Annual Polar Plunge held for Special Olympics Chicago

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Sunday, March 1, 2015
Chicago takes annual Polar Plunge
Chicagoans, including area native Vince Vaughn, jump into frigid Lake Michigan Sunday to support Special Olympics Chicago.

CHICAGO -- Thousands braved the icy Lake Michigan water Sunday to take part in the 15th Annual Chicago Polar Plunge, which received a huge popularity boost by a well-known local actor and a surprise appearance by a huge pop star.

PHOTOS: 15th Annual Chicago Polar Plunge

It was a Polar Plunge for the history books, in more ways than one.

Not only did a record number of plungers jump into the freezing lake Michigan water, but some big name celebrities showed up, some without warning.

Wearing a Chicago Fire Department t-shirt, pop star Lady Gaga took the polar plunge. She was dropped in the freezing 32-degree Lake Michigan water while on the shoulders of her fiance Taylor Kinney.

Moments before, complete with a live bag pipe performance, Chicago area native Vince Vaughn took the plunge wearing a Chicago Blackhawks sweater. Vaughn said the courage and dedication of the athletes in the Special Olympics is what led to his decision to participate in the Polar Plunge. His new comedy, "Unfinished Business," is out on March 6.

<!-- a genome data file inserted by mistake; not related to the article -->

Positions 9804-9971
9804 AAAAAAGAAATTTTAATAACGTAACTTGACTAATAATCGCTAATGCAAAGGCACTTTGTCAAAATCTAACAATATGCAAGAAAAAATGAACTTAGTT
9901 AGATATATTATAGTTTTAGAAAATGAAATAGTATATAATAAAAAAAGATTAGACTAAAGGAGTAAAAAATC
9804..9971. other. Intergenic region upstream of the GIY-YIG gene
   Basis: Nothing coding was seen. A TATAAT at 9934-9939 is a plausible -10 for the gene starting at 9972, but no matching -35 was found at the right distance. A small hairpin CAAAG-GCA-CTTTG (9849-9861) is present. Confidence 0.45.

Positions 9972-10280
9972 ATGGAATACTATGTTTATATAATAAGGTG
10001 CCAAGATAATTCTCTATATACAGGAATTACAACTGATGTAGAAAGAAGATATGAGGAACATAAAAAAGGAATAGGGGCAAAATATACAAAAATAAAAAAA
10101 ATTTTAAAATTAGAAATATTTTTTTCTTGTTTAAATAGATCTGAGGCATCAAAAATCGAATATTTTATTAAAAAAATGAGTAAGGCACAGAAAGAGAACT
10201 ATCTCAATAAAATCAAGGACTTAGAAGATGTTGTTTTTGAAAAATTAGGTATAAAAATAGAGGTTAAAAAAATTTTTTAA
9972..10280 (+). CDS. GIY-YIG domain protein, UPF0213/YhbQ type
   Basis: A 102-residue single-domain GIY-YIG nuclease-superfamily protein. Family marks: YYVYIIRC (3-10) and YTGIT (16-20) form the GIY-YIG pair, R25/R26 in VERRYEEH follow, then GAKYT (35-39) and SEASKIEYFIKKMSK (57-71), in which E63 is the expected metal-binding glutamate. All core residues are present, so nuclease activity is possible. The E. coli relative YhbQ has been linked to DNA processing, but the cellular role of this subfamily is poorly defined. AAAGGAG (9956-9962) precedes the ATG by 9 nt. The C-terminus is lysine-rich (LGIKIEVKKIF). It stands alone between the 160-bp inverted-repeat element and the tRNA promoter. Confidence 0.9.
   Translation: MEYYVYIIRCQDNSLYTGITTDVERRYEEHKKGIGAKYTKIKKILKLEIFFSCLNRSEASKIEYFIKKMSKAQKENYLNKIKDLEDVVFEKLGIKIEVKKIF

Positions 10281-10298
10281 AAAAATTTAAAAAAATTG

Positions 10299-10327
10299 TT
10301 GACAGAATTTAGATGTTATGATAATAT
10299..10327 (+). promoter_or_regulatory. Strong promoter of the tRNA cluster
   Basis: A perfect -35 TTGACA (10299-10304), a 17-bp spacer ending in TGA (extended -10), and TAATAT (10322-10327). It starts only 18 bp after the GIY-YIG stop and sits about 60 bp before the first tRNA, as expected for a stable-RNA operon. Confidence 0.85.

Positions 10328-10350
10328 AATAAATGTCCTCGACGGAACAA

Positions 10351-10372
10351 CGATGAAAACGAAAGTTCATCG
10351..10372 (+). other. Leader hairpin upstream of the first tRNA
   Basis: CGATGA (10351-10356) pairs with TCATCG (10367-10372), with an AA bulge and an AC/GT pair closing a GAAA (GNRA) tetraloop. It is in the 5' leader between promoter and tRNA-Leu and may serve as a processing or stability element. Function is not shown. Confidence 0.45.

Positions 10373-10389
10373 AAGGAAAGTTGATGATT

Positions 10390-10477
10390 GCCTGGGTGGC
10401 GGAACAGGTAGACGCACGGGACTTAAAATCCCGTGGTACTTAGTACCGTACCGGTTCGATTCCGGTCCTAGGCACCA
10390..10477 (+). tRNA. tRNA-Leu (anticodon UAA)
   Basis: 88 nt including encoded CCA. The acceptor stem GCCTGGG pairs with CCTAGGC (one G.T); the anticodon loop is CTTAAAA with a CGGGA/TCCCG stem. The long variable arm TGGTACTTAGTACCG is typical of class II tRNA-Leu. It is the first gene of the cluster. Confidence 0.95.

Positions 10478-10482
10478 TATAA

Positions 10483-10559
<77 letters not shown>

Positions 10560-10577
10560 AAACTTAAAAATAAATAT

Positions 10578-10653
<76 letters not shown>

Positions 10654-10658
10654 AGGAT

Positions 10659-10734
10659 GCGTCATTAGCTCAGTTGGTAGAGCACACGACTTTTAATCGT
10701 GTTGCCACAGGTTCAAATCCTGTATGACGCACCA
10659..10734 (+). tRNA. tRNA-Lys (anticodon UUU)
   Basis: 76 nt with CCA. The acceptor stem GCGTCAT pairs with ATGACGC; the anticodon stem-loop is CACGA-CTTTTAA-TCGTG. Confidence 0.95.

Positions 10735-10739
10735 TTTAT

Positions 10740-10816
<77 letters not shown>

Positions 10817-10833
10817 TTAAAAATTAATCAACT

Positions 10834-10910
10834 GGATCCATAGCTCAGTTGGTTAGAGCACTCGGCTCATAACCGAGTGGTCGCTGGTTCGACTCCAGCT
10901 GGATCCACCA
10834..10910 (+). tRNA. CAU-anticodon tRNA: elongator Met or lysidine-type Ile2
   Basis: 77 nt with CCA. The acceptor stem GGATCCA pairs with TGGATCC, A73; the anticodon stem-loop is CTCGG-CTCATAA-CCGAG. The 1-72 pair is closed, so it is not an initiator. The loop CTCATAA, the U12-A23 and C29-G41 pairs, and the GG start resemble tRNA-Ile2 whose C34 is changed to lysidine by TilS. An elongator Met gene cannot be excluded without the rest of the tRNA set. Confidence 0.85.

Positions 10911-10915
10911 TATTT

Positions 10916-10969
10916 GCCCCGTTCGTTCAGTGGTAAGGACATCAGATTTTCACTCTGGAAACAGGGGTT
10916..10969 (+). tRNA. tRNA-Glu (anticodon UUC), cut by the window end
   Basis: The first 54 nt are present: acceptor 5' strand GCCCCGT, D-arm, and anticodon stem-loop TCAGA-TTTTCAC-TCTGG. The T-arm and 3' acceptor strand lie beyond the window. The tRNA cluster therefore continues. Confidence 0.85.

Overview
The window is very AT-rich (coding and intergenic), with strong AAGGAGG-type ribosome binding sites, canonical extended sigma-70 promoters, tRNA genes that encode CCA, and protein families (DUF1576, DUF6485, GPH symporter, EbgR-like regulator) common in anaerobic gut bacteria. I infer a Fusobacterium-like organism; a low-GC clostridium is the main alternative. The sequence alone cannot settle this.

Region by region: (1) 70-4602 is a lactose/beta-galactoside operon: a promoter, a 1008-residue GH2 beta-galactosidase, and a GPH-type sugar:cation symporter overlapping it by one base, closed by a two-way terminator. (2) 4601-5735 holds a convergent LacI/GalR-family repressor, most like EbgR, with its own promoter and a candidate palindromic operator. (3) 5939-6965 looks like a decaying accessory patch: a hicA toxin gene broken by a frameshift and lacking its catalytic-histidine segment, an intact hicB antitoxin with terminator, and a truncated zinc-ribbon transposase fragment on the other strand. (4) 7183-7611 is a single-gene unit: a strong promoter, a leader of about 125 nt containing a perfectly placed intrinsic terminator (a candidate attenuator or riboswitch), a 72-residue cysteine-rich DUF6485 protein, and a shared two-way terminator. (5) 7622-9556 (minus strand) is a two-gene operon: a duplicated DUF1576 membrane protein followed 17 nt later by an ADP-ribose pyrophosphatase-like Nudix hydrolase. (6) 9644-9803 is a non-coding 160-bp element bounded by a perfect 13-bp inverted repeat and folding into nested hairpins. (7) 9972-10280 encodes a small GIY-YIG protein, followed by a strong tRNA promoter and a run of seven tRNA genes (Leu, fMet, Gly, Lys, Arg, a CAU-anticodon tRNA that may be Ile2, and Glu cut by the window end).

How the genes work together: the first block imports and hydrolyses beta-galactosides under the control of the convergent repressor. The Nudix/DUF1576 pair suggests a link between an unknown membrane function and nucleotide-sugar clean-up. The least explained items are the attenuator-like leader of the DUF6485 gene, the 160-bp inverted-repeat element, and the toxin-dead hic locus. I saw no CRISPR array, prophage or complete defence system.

Some area politicians showed up, including State's Attorney Anita Alvarez and mayoral candidate Jesus "Chuy" Garcia.

The Polar Plunge involves brave souls going into Lake Michigan, despite the freezing temperatures inside the water, and below freezing outside.

"It was cold, I'm not going to lie, but it was fun," said Tammy Jenson.

Proceeds raised provide year-round activities and events to nearly 5,000 athletes with special needs.

"We know Chicago is a city of heart you could feel that heart pounding today," said Special Olympics Chicago President Casey Hogan.

With such a great turnout, organizers are excited for what next year could bring.

The plunge raised more than $1 million for Special Olympics Chicago, which provides year-round activities and events to nearly 5,000 athletes with special needs.